Modest Centennial Celebration Underway In Balboa Park
Most of the events commemorating the 100-year anniversary of the 1915 Panama-California Exposition in Balboa Park will come from the park's museums. This comes in the wake of a failed effort by a city-sanctioned nonprofit charged with planning an elaborate yearlong event.
"The day-to-day programming of 2015 was always going to be the wonderful exhibitions and programs within the museums and different institutions," said Peter Comiskey, executive director of the Balboa Park Partnership.
For years, city officials and Balboa Park leaders fretted over how to celebrate the centennial anniversary.
City Councilman Todd Gloria, whose district includes the park, warned of a worst-case scenario: a sad sheet cake in the Plaza de Panama.
A group of politically well-connected individuals were given three years and a healthy city budget to plan a party. That resulted in, well, nothing. Nothing, that is, except a stack of bills from consultants.
Now the museums are filling the void.
On Saturday, the Natural History Museum will open its new $9 million permanent exhibit called "Coast to Cactus in Southern California." It's a walk through San Diego’s diverse habitats, from the animals that roam the area to the region's trees and plants.
The 8,000-square-foot exhibit is presented in English and Spanish, including one engaging multimedia diorama of a family camping in the desert where the night falls and the desert's nocturnal creatures come out. Shifting between Spanish and English, the parents explain about all of the different animals that live in the desert, while audio and video elements bring them to life.
Just down the Prado, a team of designers at the San Diego Model Railroad Museum is busy building a centennial garden railway. A model trolley system will roll through a miniature version of 1915 Balboa Park. "We’re going to create six of the elements from the 1915 exposition as well as the old trolley terminus, the California Tower and the Organ Pavilion," said Anthony Ridenhour, the museum's executive director.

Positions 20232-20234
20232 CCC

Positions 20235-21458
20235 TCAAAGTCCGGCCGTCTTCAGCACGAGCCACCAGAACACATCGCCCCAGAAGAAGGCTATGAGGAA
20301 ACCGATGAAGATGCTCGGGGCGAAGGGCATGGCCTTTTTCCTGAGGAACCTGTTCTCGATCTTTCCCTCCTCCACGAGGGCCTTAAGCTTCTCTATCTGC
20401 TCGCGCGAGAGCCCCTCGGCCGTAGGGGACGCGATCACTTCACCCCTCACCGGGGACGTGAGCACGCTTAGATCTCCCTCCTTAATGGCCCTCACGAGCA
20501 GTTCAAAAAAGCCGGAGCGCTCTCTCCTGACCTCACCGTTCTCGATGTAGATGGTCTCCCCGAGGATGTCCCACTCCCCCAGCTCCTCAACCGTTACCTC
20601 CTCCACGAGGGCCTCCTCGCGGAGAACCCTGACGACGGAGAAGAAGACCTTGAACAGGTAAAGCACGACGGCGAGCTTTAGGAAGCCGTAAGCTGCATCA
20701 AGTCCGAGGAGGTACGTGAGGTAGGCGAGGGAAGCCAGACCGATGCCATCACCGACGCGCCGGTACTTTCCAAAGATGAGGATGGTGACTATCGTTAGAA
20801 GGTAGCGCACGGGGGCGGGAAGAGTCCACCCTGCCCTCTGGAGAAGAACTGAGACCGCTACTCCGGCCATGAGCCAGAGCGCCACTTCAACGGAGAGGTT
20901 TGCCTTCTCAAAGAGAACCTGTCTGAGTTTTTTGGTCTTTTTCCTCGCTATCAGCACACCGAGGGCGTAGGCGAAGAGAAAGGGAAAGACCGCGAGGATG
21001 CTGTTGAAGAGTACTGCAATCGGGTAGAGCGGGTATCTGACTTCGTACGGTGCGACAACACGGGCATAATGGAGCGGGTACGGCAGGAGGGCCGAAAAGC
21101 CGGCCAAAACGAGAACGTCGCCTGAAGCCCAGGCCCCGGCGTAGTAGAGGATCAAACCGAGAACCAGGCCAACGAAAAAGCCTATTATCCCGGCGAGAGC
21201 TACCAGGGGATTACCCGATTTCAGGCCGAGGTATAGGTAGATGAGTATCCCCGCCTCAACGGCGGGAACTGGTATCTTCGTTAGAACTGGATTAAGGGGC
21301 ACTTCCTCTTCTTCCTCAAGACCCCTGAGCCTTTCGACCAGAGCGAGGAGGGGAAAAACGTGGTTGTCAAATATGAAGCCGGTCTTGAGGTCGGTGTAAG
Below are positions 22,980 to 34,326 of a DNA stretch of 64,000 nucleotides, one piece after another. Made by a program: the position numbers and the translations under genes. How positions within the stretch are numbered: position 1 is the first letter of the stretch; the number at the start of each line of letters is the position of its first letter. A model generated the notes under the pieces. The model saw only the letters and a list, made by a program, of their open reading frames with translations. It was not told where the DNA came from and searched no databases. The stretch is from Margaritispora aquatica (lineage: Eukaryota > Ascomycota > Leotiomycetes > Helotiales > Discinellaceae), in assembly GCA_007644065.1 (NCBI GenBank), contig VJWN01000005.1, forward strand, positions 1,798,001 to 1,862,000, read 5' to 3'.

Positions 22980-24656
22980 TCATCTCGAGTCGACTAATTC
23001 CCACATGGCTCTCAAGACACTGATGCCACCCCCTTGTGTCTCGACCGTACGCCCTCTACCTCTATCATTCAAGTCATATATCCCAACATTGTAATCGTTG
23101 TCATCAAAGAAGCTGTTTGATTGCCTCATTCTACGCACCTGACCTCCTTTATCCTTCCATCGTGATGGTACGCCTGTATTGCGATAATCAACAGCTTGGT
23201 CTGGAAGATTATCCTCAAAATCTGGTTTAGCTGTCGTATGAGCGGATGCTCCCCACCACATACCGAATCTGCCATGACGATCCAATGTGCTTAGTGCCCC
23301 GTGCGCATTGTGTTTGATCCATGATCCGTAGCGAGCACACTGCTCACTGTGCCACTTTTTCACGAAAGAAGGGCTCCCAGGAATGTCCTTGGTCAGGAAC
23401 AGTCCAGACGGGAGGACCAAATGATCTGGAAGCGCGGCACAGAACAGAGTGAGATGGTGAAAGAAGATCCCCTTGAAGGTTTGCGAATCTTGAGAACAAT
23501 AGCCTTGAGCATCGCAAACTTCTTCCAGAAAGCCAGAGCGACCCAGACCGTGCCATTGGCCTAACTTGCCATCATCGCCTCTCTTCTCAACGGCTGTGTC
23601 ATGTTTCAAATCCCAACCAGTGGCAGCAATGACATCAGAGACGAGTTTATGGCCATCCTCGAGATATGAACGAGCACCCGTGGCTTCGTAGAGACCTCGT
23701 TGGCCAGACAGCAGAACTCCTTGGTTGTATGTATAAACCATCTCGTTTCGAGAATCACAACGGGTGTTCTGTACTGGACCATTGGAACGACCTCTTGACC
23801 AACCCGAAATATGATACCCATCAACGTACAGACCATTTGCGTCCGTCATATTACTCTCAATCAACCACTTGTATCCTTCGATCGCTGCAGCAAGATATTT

Visitors will be able to control parts of the garden through an app on their smartphones. They can turn lights on in the miniature buildings and play period music from the organ pavilion.
Outdoor events celebrating the centennial are the purview of the city’s Park and Recreation Department under the guidance of Michael Ruiz, the city’s district manager for Balboa Park 2015.
"We’re looking at the centennial as an opportunity to invite musicians to perform and highlight our local talent," Ruiz said.
Throughout the summer, he said, musicians will perform in the Plaza de Panama on weekends. On special occasions, the park buildings will be lit up in a shifting series of colors, Ruiz said.
Some groups are frustrated with the city’s oversight of the centennial celebration.
David Lundin, co-founder of the newly formed Balboa Park Heritage Association, said he has 700 volunteers ready to transform Balboa Park to 1915.
"We would have a lot of people in period costume with period music," Lundin said. "We were going to have groups from the women’s museum arguing the rights of women to vote and others arguing whether we should enter the Great War. Just really recreate the time, place and feel."
The city hasn’t made this easy to pull off, he said. In fact, Lundin can’t get a date reserved to hold the event. Now his group plans to descend on the park in April like a 1915 flash mob.
For the centennial, Ruiz said a lot of attention will be paid to upgrading the Plaza de Panama, where there are few places to sit and an empty expanse. More tables and chairs will be added by the end of the month.
"Much like the piazzas in Europe, you’ll be able to come and enjoy the Plaza de Panama and the openness," he said.
In the end, it’s a centennial celebration on a modest scale. More than the sheet cake, less than the $50 million party once proposed by former Mayor Bob Filner.
You can find a comprehensive list of all the year's special events at celebratebalboapark.org.